Development center to unveil new program to network NEA small business tourism efforts
Tourism is the fastest growing industry in Arkansas, and the Arkansas Small Business & Technology Development Center will institute a program in Northeast Arkansas in 2017 to help small businesses in this sector take advantage of opportunities.
ASBTDC business consultant Kelli Listenbee told Talk Business & Politics her organization will host a series of day long programs in Northeast Arkansas towns in the next 12 months. The goal is to create advertising and marketing opportunities for many of the family owned businesses that cater to tourists, she said.
“A lot of family owned businesses don’t have the money to advertise effectively,” Listenbee said. “Many of these mom and pops businesses don’t understand that they are a piece in a much bigger picture. We want to help them pool their resources.”
The plan is to target cities throughout the region such as West Memphis, Mountain Home, Walnut Ridge, Marked Tree and others. The initial step will involve contacting local officials such as mayors, chamber presidents, and others to identify tourism-related businesses within the community. Once the businesses are identified, owners will be invited to an ASBTDC workshop. Owners, the cities, chambers, and other interested organizations will then be able to network and pool their advertising resources to create a broader pitch to tourists in the region.
For example, a town like Hardy might promote its antique shops, canoe rentals, restaurants, chamber, and other tourist businesses in one ad campaign, as opposed to all of those businesses orchestrating their own individual ad campaigns, Listenbee said. It’s similar to taking a macro regional promotion approach and applying it to the micro community level, she said.
“A lot of these communities simply do not have the money for adequate advertising,” she said. “We want to act as a catalyst.”
The goal is to have at least four day long programs in the region. ASBTDC hopes to reach or aid at least 100 businesses, according to the organization. It will also be a chance to meet with chambers of commerce, city leaders, A&P commissions, and others, she said.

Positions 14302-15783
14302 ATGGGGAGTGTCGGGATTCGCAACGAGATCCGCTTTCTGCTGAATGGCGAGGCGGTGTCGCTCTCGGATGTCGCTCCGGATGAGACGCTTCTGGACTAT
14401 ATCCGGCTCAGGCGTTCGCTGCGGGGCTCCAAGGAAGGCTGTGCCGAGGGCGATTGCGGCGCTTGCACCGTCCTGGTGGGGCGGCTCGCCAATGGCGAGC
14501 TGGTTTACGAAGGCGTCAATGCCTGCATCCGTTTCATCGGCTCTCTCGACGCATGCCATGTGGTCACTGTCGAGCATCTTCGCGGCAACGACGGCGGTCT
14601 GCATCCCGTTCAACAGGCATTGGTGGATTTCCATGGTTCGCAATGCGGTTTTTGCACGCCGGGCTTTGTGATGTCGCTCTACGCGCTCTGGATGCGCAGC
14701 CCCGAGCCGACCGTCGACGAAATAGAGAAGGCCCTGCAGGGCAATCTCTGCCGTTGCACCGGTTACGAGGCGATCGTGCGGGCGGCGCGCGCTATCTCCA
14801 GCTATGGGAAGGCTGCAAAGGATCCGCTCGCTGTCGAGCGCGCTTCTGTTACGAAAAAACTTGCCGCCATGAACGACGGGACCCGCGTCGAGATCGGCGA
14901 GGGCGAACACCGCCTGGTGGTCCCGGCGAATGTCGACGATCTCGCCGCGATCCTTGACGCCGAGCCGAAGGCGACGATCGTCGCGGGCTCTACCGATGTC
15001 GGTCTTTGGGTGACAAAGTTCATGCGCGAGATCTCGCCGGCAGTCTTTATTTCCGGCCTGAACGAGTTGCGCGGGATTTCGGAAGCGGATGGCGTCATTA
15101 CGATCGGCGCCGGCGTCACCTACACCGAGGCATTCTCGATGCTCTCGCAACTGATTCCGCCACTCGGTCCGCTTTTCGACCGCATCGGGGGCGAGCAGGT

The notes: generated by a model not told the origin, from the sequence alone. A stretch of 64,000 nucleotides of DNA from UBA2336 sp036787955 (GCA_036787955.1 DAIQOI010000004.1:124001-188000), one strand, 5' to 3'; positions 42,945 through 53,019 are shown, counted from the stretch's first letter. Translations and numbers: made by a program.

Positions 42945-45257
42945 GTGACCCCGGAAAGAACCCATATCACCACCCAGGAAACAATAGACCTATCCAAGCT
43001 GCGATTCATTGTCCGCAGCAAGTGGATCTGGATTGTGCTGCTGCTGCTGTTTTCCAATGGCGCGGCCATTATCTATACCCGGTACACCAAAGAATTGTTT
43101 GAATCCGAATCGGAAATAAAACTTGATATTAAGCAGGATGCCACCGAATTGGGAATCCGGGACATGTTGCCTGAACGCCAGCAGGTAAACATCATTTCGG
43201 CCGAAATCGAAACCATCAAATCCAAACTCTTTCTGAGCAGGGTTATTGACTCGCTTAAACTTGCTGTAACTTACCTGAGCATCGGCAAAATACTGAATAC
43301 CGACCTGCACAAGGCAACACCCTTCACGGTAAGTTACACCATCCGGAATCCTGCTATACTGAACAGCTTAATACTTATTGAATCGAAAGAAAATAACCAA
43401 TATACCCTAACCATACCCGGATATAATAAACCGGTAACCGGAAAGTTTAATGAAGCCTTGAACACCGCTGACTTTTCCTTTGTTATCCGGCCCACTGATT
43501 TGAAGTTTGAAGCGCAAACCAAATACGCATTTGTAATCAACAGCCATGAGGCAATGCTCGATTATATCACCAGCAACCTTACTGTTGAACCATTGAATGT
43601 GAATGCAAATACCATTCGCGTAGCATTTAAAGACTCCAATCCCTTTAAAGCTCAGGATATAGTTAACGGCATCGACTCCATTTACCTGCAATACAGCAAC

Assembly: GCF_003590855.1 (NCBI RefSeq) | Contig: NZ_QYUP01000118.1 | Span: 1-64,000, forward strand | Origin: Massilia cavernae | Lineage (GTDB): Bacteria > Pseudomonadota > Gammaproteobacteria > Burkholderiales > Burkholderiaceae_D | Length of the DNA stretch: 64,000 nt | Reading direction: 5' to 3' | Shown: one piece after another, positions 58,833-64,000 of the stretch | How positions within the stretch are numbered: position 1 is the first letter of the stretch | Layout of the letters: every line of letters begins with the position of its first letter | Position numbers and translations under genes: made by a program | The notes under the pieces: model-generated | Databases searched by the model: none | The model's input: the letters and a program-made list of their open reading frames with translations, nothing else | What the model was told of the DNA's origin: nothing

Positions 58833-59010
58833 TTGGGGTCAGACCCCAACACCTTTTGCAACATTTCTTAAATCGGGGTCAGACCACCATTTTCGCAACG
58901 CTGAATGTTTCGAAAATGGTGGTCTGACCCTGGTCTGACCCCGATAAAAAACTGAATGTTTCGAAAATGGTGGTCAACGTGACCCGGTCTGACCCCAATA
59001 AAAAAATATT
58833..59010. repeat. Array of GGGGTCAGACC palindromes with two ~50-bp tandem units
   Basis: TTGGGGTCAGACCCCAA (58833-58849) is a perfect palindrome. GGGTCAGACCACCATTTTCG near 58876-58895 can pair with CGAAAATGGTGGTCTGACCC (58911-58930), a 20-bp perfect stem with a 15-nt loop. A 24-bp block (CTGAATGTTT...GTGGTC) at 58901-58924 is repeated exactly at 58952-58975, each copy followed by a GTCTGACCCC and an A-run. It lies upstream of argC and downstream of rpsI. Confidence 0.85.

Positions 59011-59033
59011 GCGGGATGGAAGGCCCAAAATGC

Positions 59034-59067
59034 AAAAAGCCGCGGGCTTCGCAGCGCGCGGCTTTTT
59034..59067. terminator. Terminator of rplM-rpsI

An abundance of information will also be presented to the businesses. ASBTDC will provide market research and other information resources, Listenbee said. Michigan and Texas economic developers have used this technique in recent years, and it’s been successful, Listenbee said.
ASBTDC decided to take this tact beginning in 2017 after conversations with Arkansas’ Department of Parks and Tourism. Tourism is the fastest growing sector in the state’s economy. In 2015, 28 million visitors spent $7.2 billion in Arkansas, a 9% increase from the previous year; the figures could be higher in 2016.
Travelers spent $269,964,569 in the Ozark Gateway Region which includes most of NEA’s northern and western counties. It’s an 18.6% increase from 2013, according to the state. Travelers in the Arkansas Delta Byways Region, which includes NEA counties to the east and south, spent $689,041,956 in 2014, a 17.4% increase from the previous year.
The biggest problem with many of these family owned businesses is they’ve often been owned by the same families for generations and have been moderately successful, Listenbee said. Changes that spur further success are sometimes a hard sell, she said. Many of these businesses don’t have a presence on the internet or anywhere else.
“We want to do everything we can to spark the entrepreneurial mindset,” she said.